*Scripture verses covered in this section's commentary are noted in italics

Joel 1:13–14 meaning

Joel addresses the priests, urging them to lament the disaster caused by the locust plague/invading army.

The prophet Joel issued a final call to lament. This time he addressed the priests, the professional men who fulfilled religious duties in Judah. He used a chain of commands to urge the priests to lament and seek God’s favor. He began by saying, Gird yourselves with sackcloth and lament, O priests; wail, O ministers of the altar!

In ancient times, people who mourned usually girded themselves with sackcloth, a garment made of goat or camel hair, which was rough and uncomfortable. The wearing of sackcloth was to symbolize grief or despair. For example, when Jacob thought a wild beast had devoured his son Joseph, he “tore his clothes, and put sackcloth on his loins and mourned for his son many days” (Genesis 37:34). Similarly, Joel asked the priests to wear sackcloth and lament to express their loss because the locust plague had devastated the land of Judah.

The ministers of the altar refer to the priests since they were the professional men who performed the religious duties. These religious men were to lament and wail, expressing their sorrow before the LORD and imploring His favor. So, the prophet continued his call to the priests and said, Come, spend the night in sackcloth, O ministers of my God. Since the locust plague, the invading army came as a chastisement from the Suzerain God, Joel implored the priests to seek God’s presence by humbling themselves before Him.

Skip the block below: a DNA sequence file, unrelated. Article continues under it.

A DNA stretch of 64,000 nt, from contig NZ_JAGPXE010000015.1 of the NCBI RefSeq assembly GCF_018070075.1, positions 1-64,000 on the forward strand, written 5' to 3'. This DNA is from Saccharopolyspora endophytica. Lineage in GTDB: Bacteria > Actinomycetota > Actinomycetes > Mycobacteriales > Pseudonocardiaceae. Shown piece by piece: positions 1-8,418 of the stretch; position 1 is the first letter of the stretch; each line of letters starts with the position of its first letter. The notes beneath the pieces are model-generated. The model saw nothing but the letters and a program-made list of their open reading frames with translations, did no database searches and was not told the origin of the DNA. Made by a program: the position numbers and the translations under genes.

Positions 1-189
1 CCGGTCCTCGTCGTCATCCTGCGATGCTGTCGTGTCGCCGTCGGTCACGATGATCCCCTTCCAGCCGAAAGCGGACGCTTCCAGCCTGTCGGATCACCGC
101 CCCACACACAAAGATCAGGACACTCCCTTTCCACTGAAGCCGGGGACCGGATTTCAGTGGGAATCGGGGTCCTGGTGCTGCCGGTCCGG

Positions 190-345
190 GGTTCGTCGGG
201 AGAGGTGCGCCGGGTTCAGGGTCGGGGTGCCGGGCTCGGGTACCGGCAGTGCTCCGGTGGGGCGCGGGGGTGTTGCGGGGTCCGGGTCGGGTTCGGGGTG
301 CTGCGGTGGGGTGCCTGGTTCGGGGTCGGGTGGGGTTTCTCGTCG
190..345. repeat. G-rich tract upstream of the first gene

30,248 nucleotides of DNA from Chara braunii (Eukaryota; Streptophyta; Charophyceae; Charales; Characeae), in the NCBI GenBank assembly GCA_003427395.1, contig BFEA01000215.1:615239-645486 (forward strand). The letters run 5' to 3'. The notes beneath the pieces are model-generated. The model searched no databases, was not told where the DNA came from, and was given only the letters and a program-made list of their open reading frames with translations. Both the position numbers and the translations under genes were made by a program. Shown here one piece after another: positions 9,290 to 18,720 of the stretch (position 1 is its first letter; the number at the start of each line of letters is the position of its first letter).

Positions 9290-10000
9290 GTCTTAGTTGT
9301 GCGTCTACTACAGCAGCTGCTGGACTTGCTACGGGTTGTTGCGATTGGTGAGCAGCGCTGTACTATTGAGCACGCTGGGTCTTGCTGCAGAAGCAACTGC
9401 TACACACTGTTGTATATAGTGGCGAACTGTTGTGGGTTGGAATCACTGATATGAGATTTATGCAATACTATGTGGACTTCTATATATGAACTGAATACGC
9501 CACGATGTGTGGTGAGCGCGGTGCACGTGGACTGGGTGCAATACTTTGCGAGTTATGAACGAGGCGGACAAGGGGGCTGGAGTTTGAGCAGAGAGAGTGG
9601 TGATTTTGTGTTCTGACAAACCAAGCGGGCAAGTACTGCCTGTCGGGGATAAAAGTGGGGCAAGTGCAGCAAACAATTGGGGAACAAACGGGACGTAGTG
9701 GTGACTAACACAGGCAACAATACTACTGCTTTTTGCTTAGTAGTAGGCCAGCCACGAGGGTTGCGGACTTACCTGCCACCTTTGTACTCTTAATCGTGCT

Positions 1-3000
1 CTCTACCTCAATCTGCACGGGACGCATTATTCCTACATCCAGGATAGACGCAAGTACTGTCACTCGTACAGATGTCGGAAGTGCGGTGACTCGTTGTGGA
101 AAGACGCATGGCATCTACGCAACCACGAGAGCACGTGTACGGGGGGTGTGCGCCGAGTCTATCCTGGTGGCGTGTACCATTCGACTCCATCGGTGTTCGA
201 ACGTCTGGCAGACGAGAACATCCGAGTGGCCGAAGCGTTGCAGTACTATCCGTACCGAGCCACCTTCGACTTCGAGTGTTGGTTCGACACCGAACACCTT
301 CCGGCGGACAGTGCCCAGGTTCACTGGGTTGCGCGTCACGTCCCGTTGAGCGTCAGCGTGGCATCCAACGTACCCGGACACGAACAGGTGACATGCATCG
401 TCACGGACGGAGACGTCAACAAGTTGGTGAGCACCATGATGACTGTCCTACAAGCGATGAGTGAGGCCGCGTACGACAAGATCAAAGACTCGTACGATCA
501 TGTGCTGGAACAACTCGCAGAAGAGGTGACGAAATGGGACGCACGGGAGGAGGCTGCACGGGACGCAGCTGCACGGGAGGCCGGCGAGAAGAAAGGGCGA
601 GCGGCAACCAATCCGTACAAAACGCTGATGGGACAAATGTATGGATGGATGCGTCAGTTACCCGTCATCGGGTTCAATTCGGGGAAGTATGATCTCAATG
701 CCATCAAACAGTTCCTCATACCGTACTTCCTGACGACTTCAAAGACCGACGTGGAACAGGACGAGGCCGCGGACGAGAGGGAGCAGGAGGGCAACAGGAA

Since the extent of the catastrophe caused by the locust plague demanded more than lament, Joel called on the priests to consecrate a fast. Fasting is the deliberate, temporary abstention from food for religious purposes. It is not a way of asserting one’s will but a means of opening oneself to God, expressing grief and sorrow over sins, and redirecting oneself to God. It involves making petitions to God and seeking guidance and wisdom. In this sense, it is a process leading to purification (Psalm 69:10).

In addition to consecrating a fast, the religious leaders were to proclaim a solemn assembly. They were to gather the elders and all the inhabitants of the land to the house of the LORD their God. The purpose was so that they might cry out to Him. Solemn assemblies were occasions for corporate worship. During such gatherings, the people ceased to work and convened for set festivals, such as the seventh day of the Feast of Unleavened Bread (Deuteronomy 16:8) or the eighth day of the Feast of Booths (Leviticus 23:36; Numbers 29:35; 2 Chronicles 7:9; Nehemiah 8:18). But in this passage, the solemn assembly was called in an emergency (Joel 2:15–16). The prophet called the priests to convene a public gathering so that everyone might cry out to God with a genuine heart to implore His favor. What was needed was repentance, and a change of heart. Joel calls on the priests to lead that effort.

Biblical Text

13 Gird yourselves with sackcloth
And lament, O priests;
Wail, O ministers of the altar!
Come, spend the night in sackcloth
O ministers of my God,
For the grain offering and the drink offering
Are withheld from the house of your God.

14 Consecrate a fast,
Proclaim a solemn assembly;
Gather the elders
And all the inhabitants of the land
To the house of the Lord your God,
And cry out to the Lord.

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